Where better for a Winter Olympic Games than famously arid north China?Drought and a fast growing economy have created water shortages so severe that China’s government has spent more than a decade, and up to U.S.$80 billion, constructing 2,400...

Chinese Sports Authorities Map Out Measures in Fight Against Corruption and Match-fixing

Xinhua
Chinese sports authorities have vowed to stamp out corruption and match-fixing.

Sinica Podcast

11.22.14

Banned but Booming: Golf in China

Kaiser Kuo, Jeremy Goldkorn & more from Sinica Podcast
Despite China's legal moratorium on the development of the golf industry, a policy driven by concerns over illegal farmland seizures and the potential misallocation of agricultural land and water resources, the golf industry has experienced an...

Sinica Podcast

10.03.14

Chinese Martial Arts

Jeremy Goldkorn, David Moser & more from Sinica Podcast
This week on Sinica, Jeremy Goldkorn and David Moser are pleased to be joined by Sascha Matuszak, a Chengdu-based expert on Chinese martial arts and the producer of a new documentary on Chinese MMA (mixed martial arts), a competitive tournament...

Sport in China: What’s Wrong with Winning?

Kristy Lu Stout
CNN
China has a fixation on training elite champions in select sports and an education system that considers sports a luxury and not a priority.

Dan Washburn on ‘The Forbidden Game’

AUSTIN RAMZY
New York Times
In an interview, Dan Washburn discussed how a nongolfer came to write about the sport, the future prospects of golf in China and how something that is technically banned has been able to expand so quickly.

Books

07.15.14

The Forbidden Game

Dan Washburn
In China, just because something is banned, doesn't mean it can't boom. Statistically, zero percent of the Chinese population plays golf, still known as the "rich man’s game" and considered taboo. Yet China is in the midst of a golf boom—hundreds of new courses have opened in the past decade, despite it being illegal for anyone to build them. Award-winning journalist Dan Washburn charts a vivid path through this contradictory country by following the lives of three men intimately involved in China's bizarre golf scene. We meet Zhou, a peasant turned golf pro who discovered the game when he won a job as a security guard at one of the new, exclusive clubs and who sees himself entering the emerging Chinese middle class as a result; Wang, a lychee farmer whose life is turned upside down when a massive, top-secret golf resort moves in next door to his tiny village; and Martin, a Western executive maneuvering through China’s byzantine and highly political business environment, ever watchful for Beijing's "golf police." The Forbidden Game is a rich and arresting portrait of the world’s newest superpower and three different paths to the new Chinese Dream. —Oneworld Publications {chop}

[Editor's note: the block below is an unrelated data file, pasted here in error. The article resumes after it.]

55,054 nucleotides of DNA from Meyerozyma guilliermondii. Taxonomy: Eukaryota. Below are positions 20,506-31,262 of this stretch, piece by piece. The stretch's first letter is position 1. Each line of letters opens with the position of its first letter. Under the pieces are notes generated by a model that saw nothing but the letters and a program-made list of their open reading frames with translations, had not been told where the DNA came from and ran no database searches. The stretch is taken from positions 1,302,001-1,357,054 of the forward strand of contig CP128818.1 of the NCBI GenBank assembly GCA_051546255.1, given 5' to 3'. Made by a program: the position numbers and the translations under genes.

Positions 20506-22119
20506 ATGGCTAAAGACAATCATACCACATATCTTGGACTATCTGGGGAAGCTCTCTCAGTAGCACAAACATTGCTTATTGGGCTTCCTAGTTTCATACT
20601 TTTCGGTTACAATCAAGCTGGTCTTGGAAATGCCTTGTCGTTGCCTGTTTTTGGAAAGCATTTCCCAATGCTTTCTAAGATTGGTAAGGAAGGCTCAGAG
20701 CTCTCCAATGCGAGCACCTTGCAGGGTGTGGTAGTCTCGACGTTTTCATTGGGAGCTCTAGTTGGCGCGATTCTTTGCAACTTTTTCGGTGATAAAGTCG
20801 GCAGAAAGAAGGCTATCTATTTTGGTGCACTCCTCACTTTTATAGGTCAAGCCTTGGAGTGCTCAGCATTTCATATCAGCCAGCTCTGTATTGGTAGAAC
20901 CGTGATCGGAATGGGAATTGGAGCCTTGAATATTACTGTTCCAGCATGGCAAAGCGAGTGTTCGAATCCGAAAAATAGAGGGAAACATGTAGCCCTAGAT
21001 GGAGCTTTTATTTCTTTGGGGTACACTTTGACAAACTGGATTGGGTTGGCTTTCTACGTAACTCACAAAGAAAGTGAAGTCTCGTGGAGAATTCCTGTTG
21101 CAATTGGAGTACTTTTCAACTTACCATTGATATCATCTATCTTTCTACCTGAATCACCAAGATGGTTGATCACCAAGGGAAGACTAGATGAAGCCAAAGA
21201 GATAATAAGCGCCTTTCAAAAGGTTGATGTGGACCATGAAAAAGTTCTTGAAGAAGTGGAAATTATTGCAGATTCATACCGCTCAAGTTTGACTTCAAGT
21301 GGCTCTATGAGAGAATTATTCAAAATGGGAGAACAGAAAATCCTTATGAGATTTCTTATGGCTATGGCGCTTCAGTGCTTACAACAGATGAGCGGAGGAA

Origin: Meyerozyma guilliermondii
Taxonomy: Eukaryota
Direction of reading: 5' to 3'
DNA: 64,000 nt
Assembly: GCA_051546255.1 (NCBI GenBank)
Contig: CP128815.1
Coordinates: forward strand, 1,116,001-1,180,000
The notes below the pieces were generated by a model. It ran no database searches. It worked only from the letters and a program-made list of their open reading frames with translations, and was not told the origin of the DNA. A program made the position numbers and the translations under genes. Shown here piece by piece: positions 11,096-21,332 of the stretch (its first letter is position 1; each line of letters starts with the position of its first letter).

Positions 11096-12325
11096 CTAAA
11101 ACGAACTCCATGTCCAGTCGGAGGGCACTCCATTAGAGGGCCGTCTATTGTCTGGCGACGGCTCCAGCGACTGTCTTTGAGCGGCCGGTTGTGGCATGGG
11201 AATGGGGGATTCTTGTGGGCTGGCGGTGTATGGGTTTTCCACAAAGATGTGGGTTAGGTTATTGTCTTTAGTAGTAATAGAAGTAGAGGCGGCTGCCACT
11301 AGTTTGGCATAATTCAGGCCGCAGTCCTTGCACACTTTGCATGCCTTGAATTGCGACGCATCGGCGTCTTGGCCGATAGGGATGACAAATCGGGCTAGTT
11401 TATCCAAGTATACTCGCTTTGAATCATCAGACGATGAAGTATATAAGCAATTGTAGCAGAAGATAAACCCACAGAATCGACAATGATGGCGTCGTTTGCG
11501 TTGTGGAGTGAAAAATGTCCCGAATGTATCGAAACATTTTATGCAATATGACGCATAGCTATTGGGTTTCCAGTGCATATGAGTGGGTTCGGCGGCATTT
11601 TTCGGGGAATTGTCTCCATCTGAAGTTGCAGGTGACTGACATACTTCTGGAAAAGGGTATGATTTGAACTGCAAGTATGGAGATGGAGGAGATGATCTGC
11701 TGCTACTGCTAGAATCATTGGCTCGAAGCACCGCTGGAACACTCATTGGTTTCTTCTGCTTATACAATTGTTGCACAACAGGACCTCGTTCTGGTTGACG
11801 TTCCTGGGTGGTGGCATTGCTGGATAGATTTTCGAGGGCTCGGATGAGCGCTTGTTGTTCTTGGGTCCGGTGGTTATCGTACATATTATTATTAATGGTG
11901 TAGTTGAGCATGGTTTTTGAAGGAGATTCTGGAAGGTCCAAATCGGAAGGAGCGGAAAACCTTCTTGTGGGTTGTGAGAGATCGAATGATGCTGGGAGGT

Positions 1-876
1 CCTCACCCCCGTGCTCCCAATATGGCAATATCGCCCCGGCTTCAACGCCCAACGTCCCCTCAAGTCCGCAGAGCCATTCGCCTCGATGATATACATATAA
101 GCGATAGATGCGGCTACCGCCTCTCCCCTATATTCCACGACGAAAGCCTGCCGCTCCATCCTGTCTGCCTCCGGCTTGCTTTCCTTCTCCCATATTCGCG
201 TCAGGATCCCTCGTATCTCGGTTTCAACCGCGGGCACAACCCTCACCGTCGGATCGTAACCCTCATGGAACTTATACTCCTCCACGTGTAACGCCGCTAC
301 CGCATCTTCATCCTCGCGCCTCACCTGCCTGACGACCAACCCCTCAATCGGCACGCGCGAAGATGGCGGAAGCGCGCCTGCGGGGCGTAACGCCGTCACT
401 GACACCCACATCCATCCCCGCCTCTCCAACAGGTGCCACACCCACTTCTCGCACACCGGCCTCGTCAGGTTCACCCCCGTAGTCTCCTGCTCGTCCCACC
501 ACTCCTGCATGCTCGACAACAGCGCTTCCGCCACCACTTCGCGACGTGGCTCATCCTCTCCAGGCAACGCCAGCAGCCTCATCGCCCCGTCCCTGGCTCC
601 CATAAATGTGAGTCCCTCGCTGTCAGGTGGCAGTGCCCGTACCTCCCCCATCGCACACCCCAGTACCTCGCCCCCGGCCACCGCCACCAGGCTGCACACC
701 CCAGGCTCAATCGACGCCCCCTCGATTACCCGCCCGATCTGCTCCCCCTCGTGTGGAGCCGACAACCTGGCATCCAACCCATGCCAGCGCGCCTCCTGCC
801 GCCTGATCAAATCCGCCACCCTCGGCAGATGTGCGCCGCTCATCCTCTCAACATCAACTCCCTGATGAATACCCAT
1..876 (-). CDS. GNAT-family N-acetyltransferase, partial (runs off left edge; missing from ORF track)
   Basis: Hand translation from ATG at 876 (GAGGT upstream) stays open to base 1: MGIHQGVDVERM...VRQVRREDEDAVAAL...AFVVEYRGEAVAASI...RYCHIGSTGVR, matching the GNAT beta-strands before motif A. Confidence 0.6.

Millions Love ‘Beautiful Game,’ So Why Does China Struggle With Football?

Zoe Li
CNN
With a population of 1.3 billion, you'd think that there would be 11 people in China who are good enough to put up a fight on the football pitch. But apparently not. Since 2002, the last—and only—time it made it to the World Cup finals, Team...

China’s Complicated Relationship with Golf

Jessica Marksbury and Dan Washburn
Golf
Dan Washburn, managing editor of the Asia Society and author of the new book “The Forbidden Game,” tells Jessica Marksbury that golf in China is both banned and booming.

China and the World Cup

Samuel Chi
Diplomat
Not known for its soccer prowess, China is now beginning to get serious about the sport.

Sinica Podcast

04.21.14

American Football in China

David Moser from Sinica Podcast
This week we’re delighted to be joined by Christopher Beam, author of the passage quoted above, which we unceremoniously filched from his fantastic New Republic essay about his year with the Chongqing Dockers, one of the many new amateur football...

Paddling to Peking

Roderick MacFarquhar from New York Review of Books
For Richard Nixon’s foreign policy, 1971 was the best of years and the worst of years. He revealed his opening to China, but he connived at genocide in East Pakistan. Fortunately for him, the world marveled at the one, but was largely ignorant of...

Books

03.05.14

Sporting Gender

Yunxiang Gao